Early in my college career I found myself developing my views on the issue of homosexuality and gay marriage. Like I wrote, I count myself an LGTBQ ally. Well, what does that mean? At the beginning, it just meant that there’s no reason gays should be prevented from being married. Why? In particular how this view fit into my Christian faith was important, as it was already a prominent wedge issue dividing the church. So for my collegiate senior seminar course I wrote my research paper on objectively arguing why homosexuality is not a sin or morally wrong. I wrote about not only my feelings on it, but the facts about it that could back up my feelings. I found several sources that backed up my argument, but I also highlighted the opposing view. In my paper I recognized the potential holes in my view. There was something freeing about considering the possibility of being wrong. Perhaps our pride as imperfect beings prevents us from doing this more often.
Orlando. A troubled man shoots up a gay nightclub, killing scores of innocent people. Young people who had their whole lives ahead of them. In a group text message with a couple close friends the event comes up in conversation. Like many, I jump to gun control. One of my friends, frustrated, says it’s not about gun control. I’m blindsided by false consensus-bias, a phenomenon Sean Blanda artfully explores for Medium. I try to argue my viewpoint, but those persistent facts kept creeping in. And they’re not on my side. They cut through my reactionary partisan feelings on the issue and I find myself having to admit I’m wrong. Once I was able to lay down the pride, it was an incredibly freeing feeling to accept a new perspective. Much like my views on abortion, my views on guns have become more nuanced. They don’t fit neatly in a liberal or conservative box.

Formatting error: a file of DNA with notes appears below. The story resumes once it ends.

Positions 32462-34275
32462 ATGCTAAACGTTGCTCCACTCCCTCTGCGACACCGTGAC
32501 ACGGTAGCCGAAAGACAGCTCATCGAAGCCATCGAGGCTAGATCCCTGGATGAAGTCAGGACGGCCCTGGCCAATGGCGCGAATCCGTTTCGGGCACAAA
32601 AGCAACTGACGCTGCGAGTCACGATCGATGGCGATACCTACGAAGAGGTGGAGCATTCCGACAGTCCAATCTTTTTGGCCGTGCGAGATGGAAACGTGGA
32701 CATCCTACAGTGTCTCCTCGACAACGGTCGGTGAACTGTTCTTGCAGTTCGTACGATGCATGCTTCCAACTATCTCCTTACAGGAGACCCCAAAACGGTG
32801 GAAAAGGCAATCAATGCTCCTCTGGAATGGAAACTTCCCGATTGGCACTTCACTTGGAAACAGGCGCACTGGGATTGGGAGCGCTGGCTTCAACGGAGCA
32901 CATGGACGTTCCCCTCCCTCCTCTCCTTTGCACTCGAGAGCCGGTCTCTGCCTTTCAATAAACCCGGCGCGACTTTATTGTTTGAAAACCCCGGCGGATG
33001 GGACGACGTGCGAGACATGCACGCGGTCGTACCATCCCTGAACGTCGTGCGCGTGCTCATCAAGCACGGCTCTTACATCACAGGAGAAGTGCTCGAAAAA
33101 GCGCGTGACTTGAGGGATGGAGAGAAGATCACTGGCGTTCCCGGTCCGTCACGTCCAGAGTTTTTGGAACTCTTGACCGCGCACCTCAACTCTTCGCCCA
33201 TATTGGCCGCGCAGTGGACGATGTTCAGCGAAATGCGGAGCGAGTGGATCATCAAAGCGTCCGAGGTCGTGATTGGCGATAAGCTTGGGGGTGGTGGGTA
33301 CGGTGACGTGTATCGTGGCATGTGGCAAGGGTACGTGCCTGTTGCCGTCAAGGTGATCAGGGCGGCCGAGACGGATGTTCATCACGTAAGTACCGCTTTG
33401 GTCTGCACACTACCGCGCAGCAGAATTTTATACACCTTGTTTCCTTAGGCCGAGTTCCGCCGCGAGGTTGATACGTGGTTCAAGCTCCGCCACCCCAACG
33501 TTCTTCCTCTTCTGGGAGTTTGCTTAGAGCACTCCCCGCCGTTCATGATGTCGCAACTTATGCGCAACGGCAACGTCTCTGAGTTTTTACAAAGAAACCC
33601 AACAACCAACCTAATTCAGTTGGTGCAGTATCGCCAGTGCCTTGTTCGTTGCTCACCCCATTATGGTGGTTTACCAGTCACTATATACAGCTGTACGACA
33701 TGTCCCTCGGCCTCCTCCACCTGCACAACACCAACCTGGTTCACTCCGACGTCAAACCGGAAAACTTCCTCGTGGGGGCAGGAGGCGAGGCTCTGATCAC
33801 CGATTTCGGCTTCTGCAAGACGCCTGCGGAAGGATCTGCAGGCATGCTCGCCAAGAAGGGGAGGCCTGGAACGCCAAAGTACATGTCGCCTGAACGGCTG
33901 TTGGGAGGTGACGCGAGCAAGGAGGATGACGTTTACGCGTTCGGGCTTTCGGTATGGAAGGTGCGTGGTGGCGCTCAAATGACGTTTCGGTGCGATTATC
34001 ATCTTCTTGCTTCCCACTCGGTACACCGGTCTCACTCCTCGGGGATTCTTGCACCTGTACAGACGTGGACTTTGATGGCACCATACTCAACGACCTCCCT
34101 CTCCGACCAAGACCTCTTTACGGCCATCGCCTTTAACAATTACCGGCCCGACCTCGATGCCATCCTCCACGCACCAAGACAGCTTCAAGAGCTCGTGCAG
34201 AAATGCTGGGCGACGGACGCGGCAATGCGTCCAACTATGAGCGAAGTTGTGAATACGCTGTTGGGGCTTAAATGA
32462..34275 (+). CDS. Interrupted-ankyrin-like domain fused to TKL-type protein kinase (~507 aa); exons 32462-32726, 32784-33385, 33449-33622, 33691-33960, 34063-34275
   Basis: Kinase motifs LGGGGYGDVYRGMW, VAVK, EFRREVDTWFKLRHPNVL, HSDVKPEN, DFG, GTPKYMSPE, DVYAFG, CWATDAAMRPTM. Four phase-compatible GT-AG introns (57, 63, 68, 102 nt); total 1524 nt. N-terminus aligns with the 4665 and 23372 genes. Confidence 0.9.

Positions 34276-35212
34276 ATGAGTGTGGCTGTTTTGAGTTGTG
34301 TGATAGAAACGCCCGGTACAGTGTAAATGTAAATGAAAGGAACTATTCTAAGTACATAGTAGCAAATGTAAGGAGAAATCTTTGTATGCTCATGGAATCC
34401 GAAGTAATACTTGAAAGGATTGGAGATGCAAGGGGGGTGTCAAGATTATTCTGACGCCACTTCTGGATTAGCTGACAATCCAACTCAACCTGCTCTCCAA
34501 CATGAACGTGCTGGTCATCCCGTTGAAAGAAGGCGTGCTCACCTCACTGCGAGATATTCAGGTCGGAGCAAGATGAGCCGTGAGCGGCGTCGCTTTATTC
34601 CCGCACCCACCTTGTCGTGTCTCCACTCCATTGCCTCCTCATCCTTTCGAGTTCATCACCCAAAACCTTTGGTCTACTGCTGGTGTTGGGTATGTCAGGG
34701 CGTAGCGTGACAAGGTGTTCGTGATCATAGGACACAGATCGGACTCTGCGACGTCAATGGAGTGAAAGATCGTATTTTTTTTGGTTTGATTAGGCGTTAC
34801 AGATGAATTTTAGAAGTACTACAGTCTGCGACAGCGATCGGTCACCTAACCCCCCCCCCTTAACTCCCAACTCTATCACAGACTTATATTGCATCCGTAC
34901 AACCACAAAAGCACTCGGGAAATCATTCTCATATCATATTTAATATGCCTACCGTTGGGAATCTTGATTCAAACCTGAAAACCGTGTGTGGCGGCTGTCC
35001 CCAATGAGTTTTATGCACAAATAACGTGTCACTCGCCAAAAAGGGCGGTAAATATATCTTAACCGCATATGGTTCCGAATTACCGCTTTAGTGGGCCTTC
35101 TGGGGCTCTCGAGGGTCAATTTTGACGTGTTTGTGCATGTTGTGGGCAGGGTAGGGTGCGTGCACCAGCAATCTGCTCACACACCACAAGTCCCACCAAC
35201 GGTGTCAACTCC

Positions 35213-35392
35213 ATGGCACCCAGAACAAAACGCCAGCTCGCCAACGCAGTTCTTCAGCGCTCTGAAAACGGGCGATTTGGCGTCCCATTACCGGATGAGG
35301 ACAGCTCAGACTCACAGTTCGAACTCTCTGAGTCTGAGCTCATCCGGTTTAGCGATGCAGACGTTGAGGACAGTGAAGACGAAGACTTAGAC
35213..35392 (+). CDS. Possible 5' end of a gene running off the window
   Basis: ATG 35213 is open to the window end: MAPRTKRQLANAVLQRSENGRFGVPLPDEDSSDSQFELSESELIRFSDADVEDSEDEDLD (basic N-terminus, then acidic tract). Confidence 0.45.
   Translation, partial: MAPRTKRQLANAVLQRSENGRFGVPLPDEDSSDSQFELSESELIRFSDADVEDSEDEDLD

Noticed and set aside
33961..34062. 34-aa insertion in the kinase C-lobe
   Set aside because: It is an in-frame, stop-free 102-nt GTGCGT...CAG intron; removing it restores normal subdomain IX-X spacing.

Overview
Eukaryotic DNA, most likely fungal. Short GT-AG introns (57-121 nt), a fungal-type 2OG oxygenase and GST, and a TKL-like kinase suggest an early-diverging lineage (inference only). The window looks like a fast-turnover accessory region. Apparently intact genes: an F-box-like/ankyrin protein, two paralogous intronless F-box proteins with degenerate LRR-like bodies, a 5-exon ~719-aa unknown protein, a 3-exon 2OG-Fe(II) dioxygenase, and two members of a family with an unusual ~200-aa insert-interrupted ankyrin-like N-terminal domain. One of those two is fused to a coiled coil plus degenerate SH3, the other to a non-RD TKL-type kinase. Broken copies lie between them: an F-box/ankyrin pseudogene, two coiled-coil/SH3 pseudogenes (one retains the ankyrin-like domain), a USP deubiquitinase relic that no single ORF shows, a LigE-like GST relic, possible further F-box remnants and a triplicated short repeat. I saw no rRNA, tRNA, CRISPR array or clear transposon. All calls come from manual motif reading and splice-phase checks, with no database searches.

Absolutism is a dangerous thing. Our desire to fit into a community, to be on a team, produces these echo chambers. We find ourselves very infrequently exploring the possibility of our team being wrong. We become entrenched. Even if certain views are unjustifiable, do we even look beyond the surface and to the root cause of those views? Would that not be more constructive than mocking someone? Political discourse should be more like love and done more out of respect and civility.
Ultimately, as Christians, this is what we are called to if we are to help bridge this crevasse. We Moravians have been in this ugly climate of disagreement before (see Ginny Tobiassen’s meditation) and the navigation of turmoil, divisiveness to a place of collaborative and radical community is in our DNA. In his lecture as a part of BCM’s Comenius Learning Series, Dr. Thomas Fudge talked about John Hus’ perspective on forming opinions. If Hus was confronted with an argument with more sound reasoning, logic, and evidence, he adopted that new view. Fudge said, “[Hus] would warn us of exclusive and non-negotiable truth claims.” In this increasingly ugly political climate, the only non-negotiable truth I can get behind is everything I do should be done out of love and grace.
For non-partisan resources to help inform you, check out Ruth Cole Burcaw’s post on Moravians and the Responsibility of Citizenship.
Questions? Comments? Or need assistance with your church’s
communications and social media efforts? Contact Andrew David Cox at acox(AT)mcsp.org or call (336) 722-8126 Ext. 404
Andrew David Cox is the Communications Project Manager for the Moravian Board of Cooperative Ministries (BCM). Andrew drew editorial cartoons for The Appalachian, the student newspaper of Appalachian State from the fall of 2012 to the spring of 2014 and for a year and a half after graduating. His cartoons earned the 2014 Association of American Editorial Cartoonists John Locher Memorial Award for student cartooning.